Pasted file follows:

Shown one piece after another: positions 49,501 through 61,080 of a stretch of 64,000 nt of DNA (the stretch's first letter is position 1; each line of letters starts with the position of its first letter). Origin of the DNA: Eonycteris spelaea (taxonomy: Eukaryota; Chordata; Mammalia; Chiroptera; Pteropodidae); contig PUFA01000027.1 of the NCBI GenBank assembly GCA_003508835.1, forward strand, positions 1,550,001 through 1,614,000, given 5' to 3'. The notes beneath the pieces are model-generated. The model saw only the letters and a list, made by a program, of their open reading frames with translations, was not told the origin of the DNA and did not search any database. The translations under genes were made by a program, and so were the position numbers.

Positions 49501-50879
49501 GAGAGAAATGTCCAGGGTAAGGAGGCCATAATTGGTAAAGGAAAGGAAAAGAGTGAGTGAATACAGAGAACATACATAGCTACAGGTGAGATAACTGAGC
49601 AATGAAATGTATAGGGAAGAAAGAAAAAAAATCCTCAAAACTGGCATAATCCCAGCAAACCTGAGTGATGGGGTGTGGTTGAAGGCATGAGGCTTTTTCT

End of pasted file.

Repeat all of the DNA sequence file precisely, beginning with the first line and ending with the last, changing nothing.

Shown one piece after another: positions 49,501 through 61,080 of a stretch of 64,000 nt of DNA (the stretch's first letter is position 1; each line of letters starts with the position of its first letter). Origin of the DNA: Eonycteris spelaea (taxonomy: Eukaryota; Chordata; Mammalia; Chiroptera; Pteropodidae); contig PUFA01000027.1 of the NCBI GenBank assembly GCA_003508835.1, forward strand, positions 1,550,001 through 1,614,000, given 5' to 3'. The notes beneath the pieces are model-generated. The model saw only the letters and a list, made by a program, of their open reading frames with translations, was not told the origin of the DNA and did not search any database. The translations under genes were made by a program, and so were the position numbers.

Positions 49501-50879
49501 GAGAGAAATGTCCAGGGTAAGGAGGCCATAATTGGTAAAGGAAAGGAAAAGAGTGAGTGAATACAGAGAACATACATAGCTACAGGTGAGATAACTGAGC
49601 AATGAAATGTATAGGGAAGAAAGAAAAAAAATCCTCAAAACTGGCATAATCCCAGCAAACCTGAGTGATGGGGTGTGGTTGAAGGCATGAGGCTTTTTCT